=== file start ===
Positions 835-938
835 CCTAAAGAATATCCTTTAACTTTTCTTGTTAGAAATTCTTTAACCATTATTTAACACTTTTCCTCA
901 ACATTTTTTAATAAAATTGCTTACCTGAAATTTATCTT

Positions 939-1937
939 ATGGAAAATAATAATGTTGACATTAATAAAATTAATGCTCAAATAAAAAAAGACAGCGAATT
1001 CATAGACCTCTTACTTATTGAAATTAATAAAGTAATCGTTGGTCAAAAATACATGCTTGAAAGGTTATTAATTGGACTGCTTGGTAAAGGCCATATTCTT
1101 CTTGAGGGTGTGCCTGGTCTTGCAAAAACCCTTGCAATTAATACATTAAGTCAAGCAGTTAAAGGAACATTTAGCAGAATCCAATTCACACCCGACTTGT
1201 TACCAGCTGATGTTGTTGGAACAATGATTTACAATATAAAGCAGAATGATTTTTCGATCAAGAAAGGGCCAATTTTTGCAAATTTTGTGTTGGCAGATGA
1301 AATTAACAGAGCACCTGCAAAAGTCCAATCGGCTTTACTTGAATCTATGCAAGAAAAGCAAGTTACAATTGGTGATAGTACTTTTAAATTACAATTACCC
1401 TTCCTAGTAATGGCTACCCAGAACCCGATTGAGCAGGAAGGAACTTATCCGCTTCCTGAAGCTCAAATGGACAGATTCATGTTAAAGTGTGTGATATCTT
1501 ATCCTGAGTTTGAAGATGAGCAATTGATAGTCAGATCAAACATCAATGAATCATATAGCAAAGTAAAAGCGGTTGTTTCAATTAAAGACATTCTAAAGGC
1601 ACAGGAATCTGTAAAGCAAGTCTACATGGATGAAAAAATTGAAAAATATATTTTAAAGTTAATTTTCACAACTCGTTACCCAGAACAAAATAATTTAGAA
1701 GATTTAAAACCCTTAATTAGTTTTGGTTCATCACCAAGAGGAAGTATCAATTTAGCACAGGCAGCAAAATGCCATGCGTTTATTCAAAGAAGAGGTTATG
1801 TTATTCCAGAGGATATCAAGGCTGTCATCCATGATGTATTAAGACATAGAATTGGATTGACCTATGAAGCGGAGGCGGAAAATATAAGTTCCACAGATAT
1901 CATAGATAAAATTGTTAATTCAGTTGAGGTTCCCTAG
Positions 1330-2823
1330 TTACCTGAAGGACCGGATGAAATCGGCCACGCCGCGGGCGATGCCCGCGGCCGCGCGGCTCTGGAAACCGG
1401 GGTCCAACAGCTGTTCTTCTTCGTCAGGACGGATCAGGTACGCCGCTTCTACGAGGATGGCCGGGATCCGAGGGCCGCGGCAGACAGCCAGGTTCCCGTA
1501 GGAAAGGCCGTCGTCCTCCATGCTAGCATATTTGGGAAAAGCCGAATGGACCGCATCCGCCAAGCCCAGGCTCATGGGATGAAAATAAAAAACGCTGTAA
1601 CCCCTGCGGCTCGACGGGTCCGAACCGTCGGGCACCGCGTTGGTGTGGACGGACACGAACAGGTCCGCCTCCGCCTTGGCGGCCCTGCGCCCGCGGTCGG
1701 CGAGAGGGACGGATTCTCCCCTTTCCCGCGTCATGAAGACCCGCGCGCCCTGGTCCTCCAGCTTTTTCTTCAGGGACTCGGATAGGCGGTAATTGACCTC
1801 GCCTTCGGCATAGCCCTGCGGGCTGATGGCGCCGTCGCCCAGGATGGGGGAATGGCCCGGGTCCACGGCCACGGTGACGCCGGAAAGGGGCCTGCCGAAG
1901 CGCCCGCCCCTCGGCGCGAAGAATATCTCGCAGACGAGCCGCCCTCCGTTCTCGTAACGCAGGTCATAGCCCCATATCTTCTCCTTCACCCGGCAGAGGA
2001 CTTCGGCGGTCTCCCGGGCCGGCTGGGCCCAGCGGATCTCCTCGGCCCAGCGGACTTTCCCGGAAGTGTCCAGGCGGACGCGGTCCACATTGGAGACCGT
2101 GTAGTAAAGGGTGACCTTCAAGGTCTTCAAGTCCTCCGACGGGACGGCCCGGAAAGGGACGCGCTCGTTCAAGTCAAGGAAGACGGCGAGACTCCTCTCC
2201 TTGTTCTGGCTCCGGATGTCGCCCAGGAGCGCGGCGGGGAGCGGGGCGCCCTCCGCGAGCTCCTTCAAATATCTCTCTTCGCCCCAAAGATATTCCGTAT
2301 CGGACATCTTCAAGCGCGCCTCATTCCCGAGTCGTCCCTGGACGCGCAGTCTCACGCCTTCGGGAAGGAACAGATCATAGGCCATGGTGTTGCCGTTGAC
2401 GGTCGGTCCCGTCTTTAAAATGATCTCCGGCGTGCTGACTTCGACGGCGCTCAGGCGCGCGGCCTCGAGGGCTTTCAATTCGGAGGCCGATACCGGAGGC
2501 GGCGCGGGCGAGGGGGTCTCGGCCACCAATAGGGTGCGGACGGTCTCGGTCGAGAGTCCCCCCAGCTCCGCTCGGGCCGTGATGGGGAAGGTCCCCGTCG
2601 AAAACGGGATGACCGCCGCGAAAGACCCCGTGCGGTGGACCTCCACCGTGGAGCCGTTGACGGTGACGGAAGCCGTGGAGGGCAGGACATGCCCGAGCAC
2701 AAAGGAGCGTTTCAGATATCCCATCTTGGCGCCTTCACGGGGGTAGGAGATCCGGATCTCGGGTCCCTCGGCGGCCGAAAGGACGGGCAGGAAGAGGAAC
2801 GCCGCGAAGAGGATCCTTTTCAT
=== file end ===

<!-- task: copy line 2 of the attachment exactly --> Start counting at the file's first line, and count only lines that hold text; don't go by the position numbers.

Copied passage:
835 CCTAAAGAATATCCTTTAACTTTTCTTGTTAGAAATTCTTTAACCATTATTTAACACTTTTCCTCA